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Latest on COVID-19 in MN: State sees sharp increase in daily case count

Sep 13, 2020 05:35AM ● By Editor
A sign notes coronavirus-related guidelines on Minnesota State University Moorhead campus in Moorhead, Minn.   Photo: Matt Mikus | MPR News file

From Minnesota Public Radio News - September 13, 2020

Minnesota health officials reported a sharp increase in newly confirmed COVID-19 cases on Saturday, ending what had been several days of below-average case counts.

Saturday’s report from the Minnesota Department of Health noted 929 additional cases in the state — more than double the average daily increase over the previous four days. The number of test results reported Saturday increased only slightly from the previous day.

The state also saw nine more COVID-19 deaths, pushing the overall death toll to 1,906. Seven of the nine newly reported deaths were residents of long-term care facilities.

The number of people hospitalized with COVID-19 in Minnesota dropped slightly; the number of those patients being treated in ICUs increased by one over the previous day. 

The low case counts over the previous few days had offered some potentially hopeful signs about COVID-19 trends in Minnesota, as officials watch in the coming weeks for a possible uptick in cases tied to Labor Day weekend gatherings. 

It remains to be seen whether Saturday’s high case count is an outlier — or if the low case counts earlier in the week were only a short-term reduction, perhaps due to reduced testing over the holiday weekend.

Here are Minnesota’s current COVID-19 statistics:

  • 1,906 deaths (nine new)

  • 83,588 positive cases (929 new)

  • 247 still hospitalized; 140 in ICUs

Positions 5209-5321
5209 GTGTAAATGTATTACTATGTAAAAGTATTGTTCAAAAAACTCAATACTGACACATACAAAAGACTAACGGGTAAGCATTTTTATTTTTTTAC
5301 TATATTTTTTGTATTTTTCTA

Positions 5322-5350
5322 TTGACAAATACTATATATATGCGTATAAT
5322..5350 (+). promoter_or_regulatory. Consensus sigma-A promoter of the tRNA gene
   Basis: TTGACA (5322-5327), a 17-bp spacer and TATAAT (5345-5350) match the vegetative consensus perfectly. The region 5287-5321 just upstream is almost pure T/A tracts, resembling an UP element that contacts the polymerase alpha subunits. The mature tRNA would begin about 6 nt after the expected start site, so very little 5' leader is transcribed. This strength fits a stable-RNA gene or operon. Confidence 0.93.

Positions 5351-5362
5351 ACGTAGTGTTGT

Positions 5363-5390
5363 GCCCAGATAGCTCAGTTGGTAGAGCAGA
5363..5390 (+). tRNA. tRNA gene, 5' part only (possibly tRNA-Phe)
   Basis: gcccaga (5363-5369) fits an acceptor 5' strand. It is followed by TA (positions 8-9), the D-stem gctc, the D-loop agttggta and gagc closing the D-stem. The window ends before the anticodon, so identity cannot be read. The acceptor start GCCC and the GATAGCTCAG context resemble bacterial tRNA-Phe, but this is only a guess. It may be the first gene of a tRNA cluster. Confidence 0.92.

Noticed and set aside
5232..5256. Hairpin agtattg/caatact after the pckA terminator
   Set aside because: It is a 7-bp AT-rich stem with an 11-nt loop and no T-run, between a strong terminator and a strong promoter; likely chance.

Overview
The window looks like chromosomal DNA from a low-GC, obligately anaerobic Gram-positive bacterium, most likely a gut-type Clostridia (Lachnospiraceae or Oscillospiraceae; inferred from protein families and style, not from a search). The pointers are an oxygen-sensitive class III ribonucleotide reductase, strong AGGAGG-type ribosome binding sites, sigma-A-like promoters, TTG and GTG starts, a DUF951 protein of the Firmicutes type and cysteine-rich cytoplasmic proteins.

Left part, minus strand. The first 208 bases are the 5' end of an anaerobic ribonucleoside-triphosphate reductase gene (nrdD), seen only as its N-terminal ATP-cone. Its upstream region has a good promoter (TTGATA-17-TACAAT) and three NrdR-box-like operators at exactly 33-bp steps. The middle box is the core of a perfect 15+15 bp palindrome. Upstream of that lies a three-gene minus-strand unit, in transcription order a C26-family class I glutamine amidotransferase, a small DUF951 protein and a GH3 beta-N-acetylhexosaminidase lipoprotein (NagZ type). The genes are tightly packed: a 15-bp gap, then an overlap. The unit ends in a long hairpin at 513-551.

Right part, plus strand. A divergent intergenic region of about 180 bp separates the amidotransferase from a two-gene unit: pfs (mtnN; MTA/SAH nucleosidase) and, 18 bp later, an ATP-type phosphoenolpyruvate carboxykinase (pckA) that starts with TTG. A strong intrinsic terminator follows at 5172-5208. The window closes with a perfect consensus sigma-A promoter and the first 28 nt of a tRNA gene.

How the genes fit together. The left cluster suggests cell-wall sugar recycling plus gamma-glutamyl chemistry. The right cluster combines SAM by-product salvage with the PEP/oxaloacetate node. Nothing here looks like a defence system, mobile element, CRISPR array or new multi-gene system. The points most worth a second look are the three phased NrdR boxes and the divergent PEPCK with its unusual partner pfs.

• 76,650 COVID-19 patients no longer requiring isolation 

  • 1,684,520 tests; 1,222,522 people tested

Lyon County wedding is state’s largest social spreader event

State public health officials continue to implore Minnesotans to wear masks in indoor public spaces, socially distance and take other precautions against the disease. 

Despite the lower case counts this week, community spread is on the rise across the state and officials worry people are numbing to the need to stay vigilant. 

Public health authorities renewed their concerns that backyard parties, informal get-togethers and social functions to start the school year are fueling the latest COVID-19 case counts. 

On Thursday, they declared a late-August wedding in southwestern Minnesota as the state’s largest single social spreader event to date.

New COVID-19 cases per day in Minnesota

Some 300 people attended the wedding and reception in Ghent, in Lyon County, on Aug. 22. There are now 75 COVID-19 cases scattered over 14 counties directly tied to that wedding, Kris Ehresmann, the state’s infectious disease director, said Thursday. 

One person has been hospitalized. The median age of those infected from the wedding is 25; the age range runs from 10 to 84 years old.

“This is the largest event we’ve seen pertaining to disease transmission for a social event,” Ehresmann said. 

Many of those at the wedding worked in health care and education, but the department hasn’t yet identified any cases of secondary spread, she added. 

College campus worries rise

State health authorities remain particularly concerned about young adults as spreaders of the virus. 

People in their 20s make up the age bracket with the state’s largest number of confirmed cases — more than 19,000 since the pandemic began, including more than 11,000 among people ages 20-24. 

Share of new COVID-19 cases by age

They’ve been driving the recent outbreaks, although the number of high school-age children confirmed with the disease has also grown, topping 7,500 total cases for children 15 to 19 years old since the pandemic began. 

The reality of those worries came into focus Tuesday as Winona State University announced an immediate 14-day campus quarantine that will limit all nonessential activities on campus for the next two weeks to slow the spread of COVID-19. 

While less likely to feel the worst effects of the disease, experts worry youth and young adults will spread it to grandparents and other vulnerable populations and could also hamper attempts to reopen campuses completely to in-person teaching.